One test I'd try is to go to the sql agent and change the schedule there. The only problem is that as soon as the user goes back to the schedule UI that will get dropped and recreated.
I'm really warry about changing the system tables of MS and I wouldn't recommend that route even if I have no alternatives to offer.
What I've done in the past for a user is to select all of it's subscriptions and refire them all at once if for some reason the server was offline during the night. Maybe you could adapt this to fire them only 1 at a time when the server has some breathing time...
DECLARE @Exec AS VARCHAR(MAX)
SELECT @Exec = COALESCE(@Exec + 'EXEC msdb.dbo.sp_start_job @job_name = ''' + CAST(Scd.ScheduleID AS VARCHAR(MAX)) + ''';', 'EXEC msdb.dbo.sp_start_job @job_name = ''' + CAST(Scd.ScheduleID AS VARCHAR(MAX)) + ''';') FROM dbo.Schedule Scd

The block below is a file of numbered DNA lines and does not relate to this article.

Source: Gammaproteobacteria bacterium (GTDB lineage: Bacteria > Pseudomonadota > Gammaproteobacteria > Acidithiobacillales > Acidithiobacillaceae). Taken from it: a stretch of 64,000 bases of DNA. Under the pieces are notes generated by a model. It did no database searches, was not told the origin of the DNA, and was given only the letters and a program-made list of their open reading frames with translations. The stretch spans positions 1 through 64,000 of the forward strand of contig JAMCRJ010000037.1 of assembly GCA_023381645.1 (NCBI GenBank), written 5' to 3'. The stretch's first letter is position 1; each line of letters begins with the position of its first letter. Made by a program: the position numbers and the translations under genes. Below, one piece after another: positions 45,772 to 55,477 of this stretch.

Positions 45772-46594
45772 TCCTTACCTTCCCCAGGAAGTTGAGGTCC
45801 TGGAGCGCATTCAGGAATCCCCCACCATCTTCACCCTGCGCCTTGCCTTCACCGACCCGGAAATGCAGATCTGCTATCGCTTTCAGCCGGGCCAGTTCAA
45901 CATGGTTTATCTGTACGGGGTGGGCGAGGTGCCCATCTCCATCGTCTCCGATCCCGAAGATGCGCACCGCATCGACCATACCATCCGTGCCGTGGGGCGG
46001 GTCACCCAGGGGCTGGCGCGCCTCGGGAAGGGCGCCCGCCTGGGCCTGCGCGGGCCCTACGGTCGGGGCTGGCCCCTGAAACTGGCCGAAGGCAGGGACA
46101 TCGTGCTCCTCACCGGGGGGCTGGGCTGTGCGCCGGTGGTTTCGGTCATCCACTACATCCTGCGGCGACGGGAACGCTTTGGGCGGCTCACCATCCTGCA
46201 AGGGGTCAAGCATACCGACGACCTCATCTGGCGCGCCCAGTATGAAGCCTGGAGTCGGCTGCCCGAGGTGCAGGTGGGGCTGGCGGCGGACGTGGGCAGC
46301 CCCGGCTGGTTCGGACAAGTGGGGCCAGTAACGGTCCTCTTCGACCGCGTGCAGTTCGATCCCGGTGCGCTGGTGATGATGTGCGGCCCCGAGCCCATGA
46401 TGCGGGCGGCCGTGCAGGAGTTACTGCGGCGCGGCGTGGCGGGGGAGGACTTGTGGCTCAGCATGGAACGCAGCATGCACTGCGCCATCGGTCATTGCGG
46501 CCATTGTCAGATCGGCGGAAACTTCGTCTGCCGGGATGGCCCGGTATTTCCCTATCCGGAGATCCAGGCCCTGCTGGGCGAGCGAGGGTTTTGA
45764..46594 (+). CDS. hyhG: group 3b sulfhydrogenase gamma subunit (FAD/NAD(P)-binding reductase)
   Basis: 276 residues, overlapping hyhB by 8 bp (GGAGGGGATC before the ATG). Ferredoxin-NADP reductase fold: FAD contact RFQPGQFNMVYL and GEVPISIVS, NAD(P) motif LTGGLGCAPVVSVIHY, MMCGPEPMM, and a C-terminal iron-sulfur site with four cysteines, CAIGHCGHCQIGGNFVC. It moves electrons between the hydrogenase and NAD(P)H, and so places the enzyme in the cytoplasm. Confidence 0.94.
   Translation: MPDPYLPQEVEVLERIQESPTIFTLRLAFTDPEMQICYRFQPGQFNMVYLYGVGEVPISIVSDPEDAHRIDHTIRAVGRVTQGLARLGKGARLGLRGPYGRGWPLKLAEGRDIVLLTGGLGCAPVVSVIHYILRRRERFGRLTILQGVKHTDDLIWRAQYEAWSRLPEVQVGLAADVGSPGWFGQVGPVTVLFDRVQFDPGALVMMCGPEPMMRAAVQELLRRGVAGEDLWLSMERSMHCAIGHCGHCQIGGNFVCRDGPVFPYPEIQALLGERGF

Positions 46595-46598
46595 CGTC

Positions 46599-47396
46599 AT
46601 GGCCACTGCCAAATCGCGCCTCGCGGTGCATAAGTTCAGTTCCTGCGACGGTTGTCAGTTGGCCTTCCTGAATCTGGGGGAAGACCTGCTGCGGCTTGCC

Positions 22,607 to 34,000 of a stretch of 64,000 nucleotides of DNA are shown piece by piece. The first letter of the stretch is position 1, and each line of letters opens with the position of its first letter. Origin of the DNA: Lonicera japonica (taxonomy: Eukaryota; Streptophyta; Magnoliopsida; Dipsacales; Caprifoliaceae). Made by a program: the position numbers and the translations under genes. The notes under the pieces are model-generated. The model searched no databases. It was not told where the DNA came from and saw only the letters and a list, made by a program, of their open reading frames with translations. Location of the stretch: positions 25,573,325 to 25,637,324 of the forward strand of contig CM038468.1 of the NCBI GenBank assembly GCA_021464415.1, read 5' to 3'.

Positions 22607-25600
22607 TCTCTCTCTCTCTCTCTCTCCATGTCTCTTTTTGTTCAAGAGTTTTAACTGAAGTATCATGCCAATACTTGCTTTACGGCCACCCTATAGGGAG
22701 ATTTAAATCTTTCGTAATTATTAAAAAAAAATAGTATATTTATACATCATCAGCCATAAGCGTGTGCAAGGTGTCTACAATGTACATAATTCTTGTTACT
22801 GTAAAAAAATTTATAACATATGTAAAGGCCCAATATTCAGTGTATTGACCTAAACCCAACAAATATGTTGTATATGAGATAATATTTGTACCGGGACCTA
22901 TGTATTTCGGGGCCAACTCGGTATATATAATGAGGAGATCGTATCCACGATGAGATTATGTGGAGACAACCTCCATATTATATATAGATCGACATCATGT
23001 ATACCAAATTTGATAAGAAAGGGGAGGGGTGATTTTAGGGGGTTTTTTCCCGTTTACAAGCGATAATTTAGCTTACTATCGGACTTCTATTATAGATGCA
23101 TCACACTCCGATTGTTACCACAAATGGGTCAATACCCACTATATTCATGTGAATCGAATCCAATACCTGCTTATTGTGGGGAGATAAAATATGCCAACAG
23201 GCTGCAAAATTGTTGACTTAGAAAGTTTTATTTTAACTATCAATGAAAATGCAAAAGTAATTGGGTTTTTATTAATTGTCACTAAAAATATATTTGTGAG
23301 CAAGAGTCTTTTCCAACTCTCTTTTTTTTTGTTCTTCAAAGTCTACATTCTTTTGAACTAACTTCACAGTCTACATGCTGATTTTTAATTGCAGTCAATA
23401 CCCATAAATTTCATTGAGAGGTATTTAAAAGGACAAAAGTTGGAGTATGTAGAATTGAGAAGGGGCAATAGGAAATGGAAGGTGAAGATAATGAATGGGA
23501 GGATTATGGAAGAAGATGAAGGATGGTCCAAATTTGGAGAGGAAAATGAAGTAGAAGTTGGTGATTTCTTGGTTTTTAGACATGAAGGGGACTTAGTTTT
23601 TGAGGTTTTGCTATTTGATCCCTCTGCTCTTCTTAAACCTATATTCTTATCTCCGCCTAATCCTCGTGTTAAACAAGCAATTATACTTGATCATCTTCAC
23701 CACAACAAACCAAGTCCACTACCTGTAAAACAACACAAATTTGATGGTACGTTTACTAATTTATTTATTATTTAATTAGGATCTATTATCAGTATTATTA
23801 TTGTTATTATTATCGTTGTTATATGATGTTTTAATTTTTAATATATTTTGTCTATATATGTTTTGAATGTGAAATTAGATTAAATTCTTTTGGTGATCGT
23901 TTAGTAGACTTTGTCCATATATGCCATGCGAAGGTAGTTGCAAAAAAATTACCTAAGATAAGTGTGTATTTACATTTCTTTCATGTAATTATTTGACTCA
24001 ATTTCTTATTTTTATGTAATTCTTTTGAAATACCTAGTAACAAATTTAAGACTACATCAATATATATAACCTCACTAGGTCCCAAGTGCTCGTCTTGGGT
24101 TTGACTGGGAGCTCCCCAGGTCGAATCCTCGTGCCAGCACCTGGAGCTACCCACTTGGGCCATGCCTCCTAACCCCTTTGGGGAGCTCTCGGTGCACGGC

INNER JOIN dbo.Users U
ON Scd.CreatedById = U.UserID
WHERE U.UserName = 'that darn user'
Put that in a loop with waitfor and schedule the job to run whenever you know the server is less busy.
You could create another script that disable all the jobs for that users based on the name of the schedule you should be able to track them that way. If you disable the schedule they won't run, but you'll be able to fire them whenever you want.